Thursday, August 7, 2014

Bull Arab: A Look at the Rare Australian Dog Breed

The Bull Arab is a loyal and friendly breed that is quite hard to come by outside of its native Australia.

History of the Bull Arab Breed
The origin of the Bull Arab can be traced back to 1970's Australia. Breeder Mick Hodgens began experimenting with various breeds in hopes of creating a superior pig herding and driving dog, and eventually the Bull Arab was born. Enthusiasts believe the Bull Arab to have been developed by crossing such breeds as the American Pit Bull Terrier and the American Staffordshire Terrier, though Hodgens is yet to give his secret away.

Throughout its history, the Bull Arab has been most commonly used for hunting and tracking large game, herding and driving pigs, and as a watch and guard dog, proving its superior abilities to work while providing protection and companionship.

Today, while the Bull Arab has attained an underground popularity as a working and companion dog, the breed remains rather rare outside of Australia.

Benefits and Disadvantages of the Bull Arab Dog Breed
When properly socialized from a young age, the Bull Arab gets along well with children and other pets, known for its gentle and sweet approach to small children. These dogs are protective and territorial, making effective watch and guards dogs, by announcing the arrival of guests and unwanted visitors, and serving as a deterrent to would-be intruders. The Bull Arab is obedient, loyal, loving, and affectionate, making an excellent working dog, family pet, and companion alike.

Unfortunately, there are also disadvantages to owning a Bull Arab. These energetic and active dogs require large amounts of daily exercise and room to run and play. Anyone wishing to purchase this breed lacking the adequate amount of time and space to dedicate to the dog is strongly advised against doing so. A Bull Arab not receiving the proper amount of exercise and space will often act out by destroying property, chewing, barking, whining, and ignoring basic training such as housebreaking.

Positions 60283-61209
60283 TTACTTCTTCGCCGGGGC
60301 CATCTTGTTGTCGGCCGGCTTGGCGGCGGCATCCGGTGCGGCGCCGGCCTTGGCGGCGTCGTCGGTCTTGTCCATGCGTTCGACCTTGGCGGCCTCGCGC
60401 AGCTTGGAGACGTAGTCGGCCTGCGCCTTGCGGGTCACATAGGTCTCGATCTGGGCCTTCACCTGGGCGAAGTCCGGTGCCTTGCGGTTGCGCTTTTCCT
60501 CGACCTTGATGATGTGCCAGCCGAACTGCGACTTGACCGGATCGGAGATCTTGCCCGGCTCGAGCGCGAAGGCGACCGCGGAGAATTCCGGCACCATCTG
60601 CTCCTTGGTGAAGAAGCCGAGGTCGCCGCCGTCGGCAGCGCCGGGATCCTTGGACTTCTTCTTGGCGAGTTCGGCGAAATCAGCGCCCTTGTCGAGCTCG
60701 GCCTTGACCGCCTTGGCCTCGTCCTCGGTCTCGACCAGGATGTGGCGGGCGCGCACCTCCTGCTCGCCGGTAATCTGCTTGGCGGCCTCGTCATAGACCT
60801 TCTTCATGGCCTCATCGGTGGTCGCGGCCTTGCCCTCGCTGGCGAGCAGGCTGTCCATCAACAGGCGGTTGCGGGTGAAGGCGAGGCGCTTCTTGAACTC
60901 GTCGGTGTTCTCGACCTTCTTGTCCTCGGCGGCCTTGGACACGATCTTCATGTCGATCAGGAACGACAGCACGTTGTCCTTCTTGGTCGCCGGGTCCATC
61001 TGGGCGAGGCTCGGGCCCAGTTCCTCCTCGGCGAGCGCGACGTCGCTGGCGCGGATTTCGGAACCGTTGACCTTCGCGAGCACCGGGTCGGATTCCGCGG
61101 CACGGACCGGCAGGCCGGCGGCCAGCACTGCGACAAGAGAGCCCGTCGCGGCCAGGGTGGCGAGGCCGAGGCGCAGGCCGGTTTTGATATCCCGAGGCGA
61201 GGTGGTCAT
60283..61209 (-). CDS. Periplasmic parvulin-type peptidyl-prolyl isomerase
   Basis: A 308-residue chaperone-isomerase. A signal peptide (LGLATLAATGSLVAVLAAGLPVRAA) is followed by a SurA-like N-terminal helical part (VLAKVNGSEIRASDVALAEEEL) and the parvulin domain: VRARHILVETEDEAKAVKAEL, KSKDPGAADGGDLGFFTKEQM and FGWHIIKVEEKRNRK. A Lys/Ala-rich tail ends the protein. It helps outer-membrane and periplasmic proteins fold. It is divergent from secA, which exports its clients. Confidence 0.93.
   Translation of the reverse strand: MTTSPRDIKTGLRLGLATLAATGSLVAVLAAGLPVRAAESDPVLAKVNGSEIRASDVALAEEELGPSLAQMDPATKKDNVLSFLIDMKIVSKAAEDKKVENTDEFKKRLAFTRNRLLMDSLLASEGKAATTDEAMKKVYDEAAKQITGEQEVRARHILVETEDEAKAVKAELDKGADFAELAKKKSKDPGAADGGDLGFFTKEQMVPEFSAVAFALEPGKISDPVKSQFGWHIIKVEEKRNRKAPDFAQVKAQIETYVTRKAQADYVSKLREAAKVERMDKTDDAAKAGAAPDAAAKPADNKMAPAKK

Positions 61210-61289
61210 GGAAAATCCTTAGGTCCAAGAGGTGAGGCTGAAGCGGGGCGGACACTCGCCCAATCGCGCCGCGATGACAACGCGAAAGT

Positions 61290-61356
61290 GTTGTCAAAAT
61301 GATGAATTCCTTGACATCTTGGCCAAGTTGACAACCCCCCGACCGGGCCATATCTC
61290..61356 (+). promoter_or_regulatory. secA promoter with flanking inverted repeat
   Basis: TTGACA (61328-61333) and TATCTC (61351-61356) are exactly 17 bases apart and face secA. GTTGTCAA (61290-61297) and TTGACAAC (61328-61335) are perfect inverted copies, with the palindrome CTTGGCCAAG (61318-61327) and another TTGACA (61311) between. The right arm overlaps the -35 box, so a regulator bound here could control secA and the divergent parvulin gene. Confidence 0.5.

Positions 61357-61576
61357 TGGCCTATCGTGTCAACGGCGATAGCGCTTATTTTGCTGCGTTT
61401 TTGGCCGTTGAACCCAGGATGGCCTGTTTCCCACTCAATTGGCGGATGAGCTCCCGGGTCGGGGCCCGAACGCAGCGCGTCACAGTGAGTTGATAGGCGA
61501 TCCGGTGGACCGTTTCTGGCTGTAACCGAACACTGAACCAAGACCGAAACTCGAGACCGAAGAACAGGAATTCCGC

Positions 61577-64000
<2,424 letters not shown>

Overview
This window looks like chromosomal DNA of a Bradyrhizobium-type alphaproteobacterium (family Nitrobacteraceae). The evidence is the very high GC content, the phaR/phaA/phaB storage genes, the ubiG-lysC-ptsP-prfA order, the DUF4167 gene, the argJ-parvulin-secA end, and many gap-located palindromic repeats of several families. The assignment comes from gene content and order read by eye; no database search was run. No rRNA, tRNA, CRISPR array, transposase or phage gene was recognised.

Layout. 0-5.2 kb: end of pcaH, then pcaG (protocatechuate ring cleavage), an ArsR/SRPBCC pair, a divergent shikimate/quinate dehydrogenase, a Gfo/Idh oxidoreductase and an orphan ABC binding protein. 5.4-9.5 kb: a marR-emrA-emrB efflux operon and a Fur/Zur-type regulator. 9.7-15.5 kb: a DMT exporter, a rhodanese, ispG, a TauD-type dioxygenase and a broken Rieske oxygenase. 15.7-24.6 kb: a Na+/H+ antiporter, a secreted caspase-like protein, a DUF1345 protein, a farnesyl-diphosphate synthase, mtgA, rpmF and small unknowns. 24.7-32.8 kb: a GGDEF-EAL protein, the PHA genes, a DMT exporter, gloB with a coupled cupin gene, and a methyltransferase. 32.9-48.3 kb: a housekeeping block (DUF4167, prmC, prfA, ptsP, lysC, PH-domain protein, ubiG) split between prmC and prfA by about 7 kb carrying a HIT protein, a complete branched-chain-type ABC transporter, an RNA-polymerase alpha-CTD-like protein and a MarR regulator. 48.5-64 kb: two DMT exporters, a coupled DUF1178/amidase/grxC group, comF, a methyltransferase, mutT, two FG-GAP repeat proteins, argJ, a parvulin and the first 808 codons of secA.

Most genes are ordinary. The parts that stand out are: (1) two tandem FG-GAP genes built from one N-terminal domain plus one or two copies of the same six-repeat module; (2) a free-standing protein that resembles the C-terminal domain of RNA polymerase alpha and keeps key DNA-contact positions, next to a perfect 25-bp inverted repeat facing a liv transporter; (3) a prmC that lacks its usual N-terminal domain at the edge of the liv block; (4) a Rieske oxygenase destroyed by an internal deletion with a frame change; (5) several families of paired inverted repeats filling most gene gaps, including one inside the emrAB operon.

The Bull Arab has a strong instinct to hunt and herd, and will occasionally indulge in a good chase. When on the run, these dogs are very quick, and may pose a threat to other animals, neighborhood pets, and small woodland creatures. The Bull Arab must be leashed or properly secured at all times when outdoors.

As previously mentioned, the Bull Arab remains rather rare outside of its native Australia and can prove difficult to obtain. Individuals seeking to purchase this breed often encounter such challenges as inability to locate a breeder, high prices, and being placed on long waiting lists.

Common Health Concerns in the Bull Arab Dog Breed
While the Bull Arab is typically known as a healthy and hearty breed, they do suffer from a few health problems, including: epilepsy, primary lens luxation -dislocation of the lens, cataracts, glaucoma, cryptorchidism - failure of one or both of the testicles to fully descend, and bloat.


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